Along with seven or eight others, Peters was arrested by the London police in connection with both the murders and the siege. But the prosecution failed to make a strong case against any of them. The defendants were able to blame everything on the gang-members who were already dead. Hence not one single person was convicted as a result of these three incidents and the (most probable) organizer and leader of the gang went free, doubtless confirmed in his views on the weakness of bourgeois democracies.
There are two interesting footnotes to these events which Rumbelow explores.
First, the name “Peter the Painter’ has been associated with these events in some fanciful versions. In fact a number of anarchists were identified by this same sobriquet; and none of them was in the house in Sidney Street.
Second, there was the flashy public role of the young Winston Churchill. He was working at the Home Office when he heard about the big shoot-out going on in Sidney Street, and decided to go down to the East End to see the army in action. He later admitted that, although he was the most senior government person there, and although many assumed he was in charge of the army operation, he had really arrived as a tourist because it found it so “interesting”. Local Cockneys booed him when he turned up, because he had opposed an Immigration Bill that would have limited the number of East Europeans settling in England. Newsreels and press photographs show him in a top hat, waving a cane about as he asks policemen and soldiers what is going on. For his recklessness he was criticised in the House.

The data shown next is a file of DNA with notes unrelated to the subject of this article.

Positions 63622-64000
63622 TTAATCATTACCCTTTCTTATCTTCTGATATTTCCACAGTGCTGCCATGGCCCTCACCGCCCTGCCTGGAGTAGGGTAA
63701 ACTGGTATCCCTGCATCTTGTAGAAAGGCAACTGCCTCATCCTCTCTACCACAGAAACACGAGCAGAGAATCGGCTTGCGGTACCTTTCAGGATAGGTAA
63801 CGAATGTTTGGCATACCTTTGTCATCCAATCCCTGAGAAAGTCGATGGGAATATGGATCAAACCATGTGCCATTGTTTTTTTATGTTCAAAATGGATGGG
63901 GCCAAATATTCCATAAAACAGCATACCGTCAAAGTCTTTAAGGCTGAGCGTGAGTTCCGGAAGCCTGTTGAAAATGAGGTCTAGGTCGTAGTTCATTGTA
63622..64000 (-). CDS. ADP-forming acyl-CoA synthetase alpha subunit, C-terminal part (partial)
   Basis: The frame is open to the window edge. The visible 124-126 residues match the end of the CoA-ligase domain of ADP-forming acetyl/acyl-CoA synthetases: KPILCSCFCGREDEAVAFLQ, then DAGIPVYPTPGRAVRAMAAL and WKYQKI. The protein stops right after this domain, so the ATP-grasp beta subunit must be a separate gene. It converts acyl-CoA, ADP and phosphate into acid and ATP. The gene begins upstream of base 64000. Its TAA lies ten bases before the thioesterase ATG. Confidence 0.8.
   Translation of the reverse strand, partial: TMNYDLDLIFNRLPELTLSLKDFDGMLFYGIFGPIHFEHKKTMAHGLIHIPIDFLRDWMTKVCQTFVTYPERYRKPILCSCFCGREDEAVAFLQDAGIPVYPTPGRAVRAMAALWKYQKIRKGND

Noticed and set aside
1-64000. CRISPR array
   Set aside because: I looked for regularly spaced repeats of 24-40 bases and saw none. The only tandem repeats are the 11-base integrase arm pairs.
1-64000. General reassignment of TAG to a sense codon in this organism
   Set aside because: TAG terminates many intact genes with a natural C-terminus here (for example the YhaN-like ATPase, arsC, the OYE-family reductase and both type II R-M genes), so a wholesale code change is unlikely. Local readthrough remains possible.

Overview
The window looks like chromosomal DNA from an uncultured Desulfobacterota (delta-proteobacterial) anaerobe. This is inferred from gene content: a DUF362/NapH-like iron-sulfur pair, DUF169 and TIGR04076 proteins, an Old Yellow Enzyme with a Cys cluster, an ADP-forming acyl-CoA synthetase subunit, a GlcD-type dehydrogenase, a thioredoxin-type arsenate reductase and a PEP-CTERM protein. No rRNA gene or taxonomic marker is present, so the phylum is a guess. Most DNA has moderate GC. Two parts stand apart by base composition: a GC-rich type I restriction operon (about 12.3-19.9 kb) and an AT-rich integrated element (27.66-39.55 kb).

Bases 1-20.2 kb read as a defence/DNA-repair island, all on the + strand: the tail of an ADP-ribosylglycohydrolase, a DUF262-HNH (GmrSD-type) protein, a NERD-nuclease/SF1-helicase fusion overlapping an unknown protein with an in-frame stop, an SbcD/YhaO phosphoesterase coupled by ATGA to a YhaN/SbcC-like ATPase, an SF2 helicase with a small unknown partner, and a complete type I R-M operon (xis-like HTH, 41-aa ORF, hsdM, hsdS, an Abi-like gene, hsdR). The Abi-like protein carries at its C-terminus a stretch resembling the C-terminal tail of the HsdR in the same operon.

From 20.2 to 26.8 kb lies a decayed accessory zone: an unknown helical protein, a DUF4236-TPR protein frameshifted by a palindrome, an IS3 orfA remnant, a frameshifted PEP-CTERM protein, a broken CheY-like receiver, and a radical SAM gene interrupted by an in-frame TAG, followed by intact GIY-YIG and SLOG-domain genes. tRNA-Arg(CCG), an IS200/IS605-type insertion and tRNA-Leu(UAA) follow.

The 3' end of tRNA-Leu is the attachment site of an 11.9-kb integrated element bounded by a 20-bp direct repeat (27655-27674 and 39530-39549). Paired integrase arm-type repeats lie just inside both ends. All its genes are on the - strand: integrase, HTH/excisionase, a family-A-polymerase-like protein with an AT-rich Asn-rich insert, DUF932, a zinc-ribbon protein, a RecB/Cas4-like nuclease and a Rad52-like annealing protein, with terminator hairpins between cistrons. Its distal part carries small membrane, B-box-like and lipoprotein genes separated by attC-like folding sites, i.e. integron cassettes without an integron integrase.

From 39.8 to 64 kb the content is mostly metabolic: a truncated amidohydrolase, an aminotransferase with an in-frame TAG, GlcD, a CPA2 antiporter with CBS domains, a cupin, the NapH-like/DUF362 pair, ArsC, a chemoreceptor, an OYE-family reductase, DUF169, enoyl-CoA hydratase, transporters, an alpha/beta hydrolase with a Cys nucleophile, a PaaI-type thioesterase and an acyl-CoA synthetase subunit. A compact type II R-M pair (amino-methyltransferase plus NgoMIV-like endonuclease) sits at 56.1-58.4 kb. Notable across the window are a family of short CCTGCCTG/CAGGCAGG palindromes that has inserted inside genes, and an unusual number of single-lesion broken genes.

There was a very ham-fisted and inaccurate British movie The Siege of Sidney Street in 1960. Alfred Hitchcock exploited the popular idea of the siege when he staged a similar East End shoot-out in his 1932 movie The Man Who Knew Too Much. (A couple of years later he made a movie version of Joseph Conrad’s The Secret Agent, calling it Sabotage). Such fictitious versions have lingered longer in the popular imagination than the historical events themselves.
Donald Rumbelow’s book properly contextualises the events and in the process examines the type of East End community which surrounded the “anarchists” and were their largely unwilling hosts.